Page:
Guyana’s top natural attractions

Few places on earth remain as untouched as Guyana.

From the magnificent Kanuku Mountains to the serene shores of Shell Beach, Guyana’s top natural attractions are famous the world over.

There are few places left that feel so pristine and remote as this undiscovered corner of South America, where nature is largely raw and unaltered. A lack of interior development has allowed Guyana’s unique geography – coastal waters, mangroves, marshes, savannahs, mountains and tropical rainforests – to support a range of ecosystems that widely remain in an untouched natural state. To find out more about what this unique country has to offer, check out our Guyana travel information page.

Guyana’s tourism offerings are largely nature-based and ideal for discerning visitors who like a sense of adventure with their travels – so what are its must-sees? Our guide to Guyana’s top natural attractions is here to help you decide.

Guyana’s top natural attractions

Kaieteur Falls, Guyana's top natural attractions

Kaieteur Falls

Kaieteur Falls is the jewel in Guyana’s scenic crown. During its peak, some 660m³ of water cascades over a 226m-sheer drop every second, making Kaieteur Falls one of the world’s most powerful and largest single drop waterfalls. 

The beauty of Kaieteur Falls lies in its sheer size and power. During the rainy season, watching 30,000 gallons of water per second flow over the nearly 122m-wide edge is a stunning sight…and sound. The isolated location of the falls has kept much development at bay. There are no guardrails, let alone kitschy tourist shops (or any tourists really). Nature, by and large, is left undisturbed.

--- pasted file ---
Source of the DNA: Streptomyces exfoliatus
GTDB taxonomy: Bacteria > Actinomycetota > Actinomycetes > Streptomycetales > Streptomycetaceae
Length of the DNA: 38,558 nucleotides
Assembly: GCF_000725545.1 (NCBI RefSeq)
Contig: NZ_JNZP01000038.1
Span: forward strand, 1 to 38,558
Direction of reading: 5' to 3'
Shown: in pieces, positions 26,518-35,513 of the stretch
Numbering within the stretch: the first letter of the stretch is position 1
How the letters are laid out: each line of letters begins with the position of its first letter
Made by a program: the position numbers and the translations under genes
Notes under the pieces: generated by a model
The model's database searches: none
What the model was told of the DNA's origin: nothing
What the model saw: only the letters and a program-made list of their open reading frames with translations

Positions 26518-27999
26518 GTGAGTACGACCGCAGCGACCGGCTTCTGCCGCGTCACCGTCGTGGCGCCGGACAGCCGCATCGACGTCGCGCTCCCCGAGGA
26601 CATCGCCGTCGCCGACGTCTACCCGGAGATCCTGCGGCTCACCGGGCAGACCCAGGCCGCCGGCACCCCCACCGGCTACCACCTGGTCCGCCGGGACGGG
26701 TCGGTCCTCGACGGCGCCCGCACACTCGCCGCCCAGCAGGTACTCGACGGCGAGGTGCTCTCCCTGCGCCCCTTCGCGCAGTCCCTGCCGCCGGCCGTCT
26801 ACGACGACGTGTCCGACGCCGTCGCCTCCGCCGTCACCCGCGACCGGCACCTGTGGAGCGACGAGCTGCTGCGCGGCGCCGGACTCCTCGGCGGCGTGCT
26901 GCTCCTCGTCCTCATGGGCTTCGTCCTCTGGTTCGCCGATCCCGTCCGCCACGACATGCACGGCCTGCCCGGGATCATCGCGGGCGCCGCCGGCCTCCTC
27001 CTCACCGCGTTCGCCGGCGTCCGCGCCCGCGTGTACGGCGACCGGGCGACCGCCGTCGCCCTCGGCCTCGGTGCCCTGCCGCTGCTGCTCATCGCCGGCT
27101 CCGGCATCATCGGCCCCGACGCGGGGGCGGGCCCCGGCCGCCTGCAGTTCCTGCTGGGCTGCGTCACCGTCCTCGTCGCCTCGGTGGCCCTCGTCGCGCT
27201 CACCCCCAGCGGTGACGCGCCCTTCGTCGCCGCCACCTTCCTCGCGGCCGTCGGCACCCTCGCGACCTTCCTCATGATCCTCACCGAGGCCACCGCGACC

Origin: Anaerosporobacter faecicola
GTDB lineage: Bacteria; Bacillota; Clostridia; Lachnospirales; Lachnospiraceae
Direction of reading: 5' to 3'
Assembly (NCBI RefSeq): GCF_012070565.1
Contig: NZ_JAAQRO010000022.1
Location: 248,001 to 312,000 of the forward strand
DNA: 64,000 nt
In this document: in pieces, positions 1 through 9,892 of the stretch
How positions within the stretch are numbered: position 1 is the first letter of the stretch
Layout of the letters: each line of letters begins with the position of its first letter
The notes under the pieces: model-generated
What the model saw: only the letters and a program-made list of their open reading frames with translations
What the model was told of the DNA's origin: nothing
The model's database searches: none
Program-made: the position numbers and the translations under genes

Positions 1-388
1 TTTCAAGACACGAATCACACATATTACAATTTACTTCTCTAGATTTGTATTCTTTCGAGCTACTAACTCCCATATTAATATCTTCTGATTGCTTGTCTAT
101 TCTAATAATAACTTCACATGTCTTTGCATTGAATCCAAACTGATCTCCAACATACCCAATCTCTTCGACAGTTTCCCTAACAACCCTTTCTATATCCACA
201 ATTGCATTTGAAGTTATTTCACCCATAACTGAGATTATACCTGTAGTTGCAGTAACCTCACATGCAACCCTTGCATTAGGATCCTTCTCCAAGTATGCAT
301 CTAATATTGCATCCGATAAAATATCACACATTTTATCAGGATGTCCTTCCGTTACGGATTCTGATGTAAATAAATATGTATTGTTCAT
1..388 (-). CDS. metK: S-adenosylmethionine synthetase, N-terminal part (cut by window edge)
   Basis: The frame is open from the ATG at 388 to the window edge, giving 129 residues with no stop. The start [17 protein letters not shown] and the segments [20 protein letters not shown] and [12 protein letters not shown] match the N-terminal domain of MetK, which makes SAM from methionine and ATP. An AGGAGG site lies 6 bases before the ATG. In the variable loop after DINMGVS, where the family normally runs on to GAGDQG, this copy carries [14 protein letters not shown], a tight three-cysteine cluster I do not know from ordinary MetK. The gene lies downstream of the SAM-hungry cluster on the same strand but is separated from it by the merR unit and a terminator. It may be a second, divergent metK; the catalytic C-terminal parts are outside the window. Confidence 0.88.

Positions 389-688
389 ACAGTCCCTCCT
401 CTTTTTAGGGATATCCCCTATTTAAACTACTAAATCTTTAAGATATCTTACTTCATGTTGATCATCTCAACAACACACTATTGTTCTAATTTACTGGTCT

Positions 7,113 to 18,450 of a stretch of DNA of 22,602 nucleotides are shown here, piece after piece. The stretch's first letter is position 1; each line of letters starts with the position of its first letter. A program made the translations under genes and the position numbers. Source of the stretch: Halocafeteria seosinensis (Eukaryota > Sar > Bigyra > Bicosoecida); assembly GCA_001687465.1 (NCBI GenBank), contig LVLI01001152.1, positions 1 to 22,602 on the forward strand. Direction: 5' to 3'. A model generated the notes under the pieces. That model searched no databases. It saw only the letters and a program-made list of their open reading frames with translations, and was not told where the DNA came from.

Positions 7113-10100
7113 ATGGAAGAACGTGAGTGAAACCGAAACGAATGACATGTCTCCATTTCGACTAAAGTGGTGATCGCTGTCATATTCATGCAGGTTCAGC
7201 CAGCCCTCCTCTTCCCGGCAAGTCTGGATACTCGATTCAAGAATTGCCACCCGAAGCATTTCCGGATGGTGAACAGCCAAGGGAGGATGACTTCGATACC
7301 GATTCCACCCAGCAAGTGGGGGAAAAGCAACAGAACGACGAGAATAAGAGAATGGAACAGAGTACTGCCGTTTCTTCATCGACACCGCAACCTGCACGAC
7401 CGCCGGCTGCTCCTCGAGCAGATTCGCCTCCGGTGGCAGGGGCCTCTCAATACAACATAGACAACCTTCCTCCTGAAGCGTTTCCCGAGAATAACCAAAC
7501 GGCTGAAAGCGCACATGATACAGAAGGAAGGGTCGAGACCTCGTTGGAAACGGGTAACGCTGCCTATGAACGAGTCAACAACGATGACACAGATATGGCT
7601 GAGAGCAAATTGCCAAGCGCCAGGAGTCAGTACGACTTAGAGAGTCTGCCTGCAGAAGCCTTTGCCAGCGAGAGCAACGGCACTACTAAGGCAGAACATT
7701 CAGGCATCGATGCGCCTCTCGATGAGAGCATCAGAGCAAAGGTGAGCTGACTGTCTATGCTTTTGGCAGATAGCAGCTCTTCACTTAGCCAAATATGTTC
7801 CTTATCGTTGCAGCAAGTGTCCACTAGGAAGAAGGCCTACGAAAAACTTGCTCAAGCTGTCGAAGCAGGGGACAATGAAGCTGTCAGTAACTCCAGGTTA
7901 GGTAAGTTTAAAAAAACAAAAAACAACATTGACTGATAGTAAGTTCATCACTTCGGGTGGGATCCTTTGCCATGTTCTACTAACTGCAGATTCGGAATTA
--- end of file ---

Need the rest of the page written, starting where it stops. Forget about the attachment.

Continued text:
Want to know more? Our guide to Guyana includes all the practical information you need to make the most of your visit to Kaieteur Falls.

Iwokrama Forest

Iwokrama International Centre for Rainforest Conservation and Development encompasses close to 371,000ha of pristine Guiana Shield rainforest that serves as a living laboratory for scientific research, ecotourism, and sustainable tropical forest management.

Located in the heart of Guyana, the Iwokrama Forest has an amazing cross-section of Guyana’s biodiversity, including over 1,500 species of flora, 200 mammals, 500 bird species, 420 fish and 150 species of reptiles and amphibians.

One of the highlights of Iwokrama is the canopy walkway, a series of suspension bridges and viewing decks up to 30m above the rainforest floor and 154m in length. It’s a unique opportunity for visitors to immerse themselves in the mid-level canopy of the forest as they explore.

Leatherback turtle on the beach, Guyana's top natural attractions

Shell Beach

This 145km stretch of beach is the main reason people find themselves planning a trip to northwest Guyana, but visitors don’t just come for the endless expanse of unspoiled Atlantic coastline; they come hoping to see a prehistoric sea turtle crawl ashore and lay her eggs.

From March to August, Shell Beach becomes the nesting ground for four of the world’s eight endangered species of marine turtles. Unfortunately, in 2017, the beach was closed to tourism following serious flooding and coastal erosion. To access it today, you’ll need to arrange transportation with a local travel agency.